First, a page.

Totally frustrated, a light bulb went off, and I thought, "I could just buy some of that cream cheese with the chives already in it!" When I got to the cheese section, they only had cream cheese with both chives and onion in it, so I bought that.
After making the cheese ball, I participated in an e-Rewards survey that paid $12, which is a lot, but it was a 40-minute investment that I'm still in disbelief that I didn't get disqualified for, because it was about beer, of which I was only able to say I drink because I had one Thursday at the movie theater when I went with Jen. I just don't drink beer. And I answered that I had one in the last four months, yet it still kept me in as a participant.
There were so many things about that survey that are going to make the margin of error so wide that the results will not be significantly valid, but I suppose the people who contracted the survey will never know that.
After about 30 minutes of questions about beer, it switched by saying, "We're going to go in a slightly different direction now. Are you familiar with the NFL?"
I responded that I was and the next question said, "How interested are you in the NFL," to which I responded, "Not interested at all." The next question was, "What is your favorite local NFL team?" That's the kind of shit I'm talking about in terms of being horribly designed. And there was no choice to say, "I don't have a favorite local team."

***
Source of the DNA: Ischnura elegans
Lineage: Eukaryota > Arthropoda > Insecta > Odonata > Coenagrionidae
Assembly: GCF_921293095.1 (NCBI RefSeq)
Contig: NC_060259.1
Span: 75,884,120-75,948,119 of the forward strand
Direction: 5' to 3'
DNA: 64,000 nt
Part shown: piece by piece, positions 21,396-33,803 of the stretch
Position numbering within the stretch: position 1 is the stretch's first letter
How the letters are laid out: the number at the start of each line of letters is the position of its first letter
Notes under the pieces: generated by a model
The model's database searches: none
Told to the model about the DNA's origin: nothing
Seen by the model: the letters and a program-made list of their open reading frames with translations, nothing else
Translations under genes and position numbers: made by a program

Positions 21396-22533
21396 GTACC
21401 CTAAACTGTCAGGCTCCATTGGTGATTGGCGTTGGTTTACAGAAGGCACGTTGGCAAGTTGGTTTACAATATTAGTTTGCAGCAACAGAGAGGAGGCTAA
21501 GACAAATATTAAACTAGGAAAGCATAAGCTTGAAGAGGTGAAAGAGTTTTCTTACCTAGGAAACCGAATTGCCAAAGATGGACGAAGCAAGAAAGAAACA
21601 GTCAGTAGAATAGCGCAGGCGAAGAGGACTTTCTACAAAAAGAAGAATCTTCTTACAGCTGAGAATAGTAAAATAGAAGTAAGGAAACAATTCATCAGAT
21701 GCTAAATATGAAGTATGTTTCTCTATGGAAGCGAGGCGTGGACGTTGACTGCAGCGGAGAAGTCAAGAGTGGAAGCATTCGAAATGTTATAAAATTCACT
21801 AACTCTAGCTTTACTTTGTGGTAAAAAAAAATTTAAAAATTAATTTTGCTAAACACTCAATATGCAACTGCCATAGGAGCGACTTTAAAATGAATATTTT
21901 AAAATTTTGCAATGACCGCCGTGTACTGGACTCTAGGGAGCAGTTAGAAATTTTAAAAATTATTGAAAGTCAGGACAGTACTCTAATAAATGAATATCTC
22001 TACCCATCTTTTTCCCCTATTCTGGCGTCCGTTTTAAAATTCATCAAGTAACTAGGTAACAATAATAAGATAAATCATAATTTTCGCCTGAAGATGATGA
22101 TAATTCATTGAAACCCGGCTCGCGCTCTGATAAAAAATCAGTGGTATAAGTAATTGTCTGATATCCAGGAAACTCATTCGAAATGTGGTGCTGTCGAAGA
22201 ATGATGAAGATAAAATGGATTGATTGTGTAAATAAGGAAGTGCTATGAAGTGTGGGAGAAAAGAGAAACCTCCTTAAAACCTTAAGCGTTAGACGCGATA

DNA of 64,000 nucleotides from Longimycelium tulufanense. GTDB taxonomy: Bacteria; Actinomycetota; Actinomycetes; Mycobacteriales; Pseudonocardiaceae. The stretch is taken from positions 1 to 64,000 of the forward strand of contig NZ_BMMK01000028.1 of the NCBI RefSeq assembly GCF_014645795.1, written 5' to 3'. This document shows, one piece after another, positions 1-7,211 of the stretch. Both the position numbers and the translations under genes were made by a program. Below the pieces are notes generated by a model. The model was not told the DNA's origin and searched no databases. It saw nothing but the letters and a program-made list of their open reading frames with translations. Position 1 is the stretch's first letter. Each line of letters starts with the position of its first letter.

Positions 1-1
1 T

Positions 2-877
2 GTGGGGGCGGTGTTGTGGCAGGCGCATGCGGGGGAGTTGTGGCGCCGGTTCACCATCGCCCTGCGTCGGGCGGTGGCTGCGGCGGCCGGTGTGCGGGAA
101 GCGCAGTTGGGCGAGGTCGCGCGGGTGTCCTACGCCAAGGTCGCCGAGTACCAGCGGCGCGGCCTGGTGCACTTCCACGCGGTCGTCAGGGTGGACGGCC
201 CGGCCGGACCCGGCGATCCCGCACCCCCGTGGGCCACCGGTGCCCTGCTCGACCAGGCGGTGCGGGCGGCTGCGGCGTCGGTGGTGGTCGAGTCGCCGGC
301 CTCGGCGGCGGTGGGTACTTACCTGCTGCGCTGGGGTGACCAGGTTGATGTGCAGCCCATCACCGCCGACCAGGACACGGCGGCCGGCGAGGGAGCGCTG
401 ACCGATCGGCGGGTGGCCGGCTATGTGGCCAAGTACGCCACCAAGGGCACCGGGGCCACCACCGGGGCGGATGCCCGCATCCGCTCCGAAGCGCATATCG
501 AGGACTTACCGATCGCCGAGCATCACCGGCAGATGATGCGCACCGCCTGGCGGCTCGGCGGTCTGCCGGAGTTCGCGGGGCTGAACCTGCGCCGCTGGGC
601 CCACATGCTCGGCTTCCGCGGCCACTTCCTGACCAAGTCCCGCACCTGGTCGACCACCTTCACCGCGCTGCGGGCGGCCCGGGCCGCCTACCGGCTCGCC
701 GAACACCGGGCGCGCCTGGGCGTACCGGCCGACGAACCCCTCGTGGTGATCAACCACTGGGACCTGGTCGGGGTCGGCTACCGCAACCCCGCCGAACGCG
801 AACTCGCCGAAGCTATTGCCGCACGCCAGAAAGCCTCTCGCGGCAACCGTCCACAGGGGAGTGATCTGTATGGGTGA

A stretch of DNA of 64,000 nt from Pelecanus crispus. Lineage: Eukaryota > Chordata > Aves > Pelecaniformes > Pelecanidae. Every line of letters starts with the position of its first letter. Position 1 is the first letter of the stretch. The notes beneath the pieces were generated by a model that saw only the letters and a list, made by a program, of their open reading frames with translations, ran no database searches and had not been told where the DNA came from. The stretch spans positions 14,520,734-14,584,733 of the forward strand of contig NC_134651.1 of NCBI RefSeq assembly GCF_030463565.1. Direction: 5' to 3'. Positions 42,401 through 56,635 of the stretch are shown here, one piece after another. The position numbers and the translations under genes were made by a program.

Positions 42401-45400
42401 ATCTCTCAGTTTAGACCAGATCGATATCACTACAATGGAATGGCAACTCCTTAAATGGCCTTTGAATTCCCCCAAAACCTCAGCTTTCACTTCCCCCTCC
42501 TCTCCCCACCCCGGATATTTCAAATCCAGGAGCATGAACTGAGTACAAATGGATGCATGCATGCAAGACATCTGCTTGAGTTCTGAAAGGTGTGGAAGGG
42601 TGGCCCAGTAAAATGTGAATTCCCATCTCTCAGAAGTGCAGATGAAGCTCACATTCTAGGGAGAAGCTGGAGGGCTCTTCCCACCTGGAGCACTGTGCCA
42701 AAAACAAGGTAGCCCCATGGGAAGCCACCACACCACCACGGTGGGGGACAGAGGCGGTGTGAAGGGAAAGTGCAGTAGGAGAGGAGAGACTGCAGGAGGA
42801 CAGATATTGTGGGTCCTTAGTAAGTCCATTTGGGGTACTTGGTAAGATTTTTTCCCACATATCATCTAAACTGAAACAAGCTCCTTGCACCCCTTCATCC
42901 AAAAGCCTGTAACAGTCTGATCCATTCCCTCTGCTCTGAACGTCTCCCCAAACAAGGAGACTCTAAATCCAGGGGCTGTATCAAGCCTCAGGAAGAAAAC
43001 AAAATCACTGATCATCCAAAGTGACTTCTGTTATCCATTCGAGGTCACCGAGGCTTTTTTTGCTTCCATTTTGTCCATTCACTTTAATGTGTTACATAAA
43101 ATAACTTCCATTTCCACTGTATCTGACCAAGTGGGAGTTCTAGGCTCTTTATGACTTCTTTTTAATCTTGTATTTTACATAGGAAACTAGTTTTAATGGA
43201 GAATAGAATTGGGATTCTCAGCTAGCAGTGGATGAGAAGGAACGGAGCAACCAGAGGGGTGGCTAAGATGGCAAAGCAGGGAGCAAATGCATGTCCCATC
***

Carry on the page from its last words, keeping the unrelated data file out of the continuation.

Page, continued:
It went on to ask how interested I was in the playoffs, if I knew who was playing, if I was going to watch the Super Bowl, and so on, all to which I answered no or not interested. And then the surprise of all surprise questions popped up in the closing demographics questions: "What is your sexual orientation?"
I checked the, "Gay, Lesbian, Homosexual" choice, and I so expected the next screen to come up in 72-point red font saying, "That explains a lot!"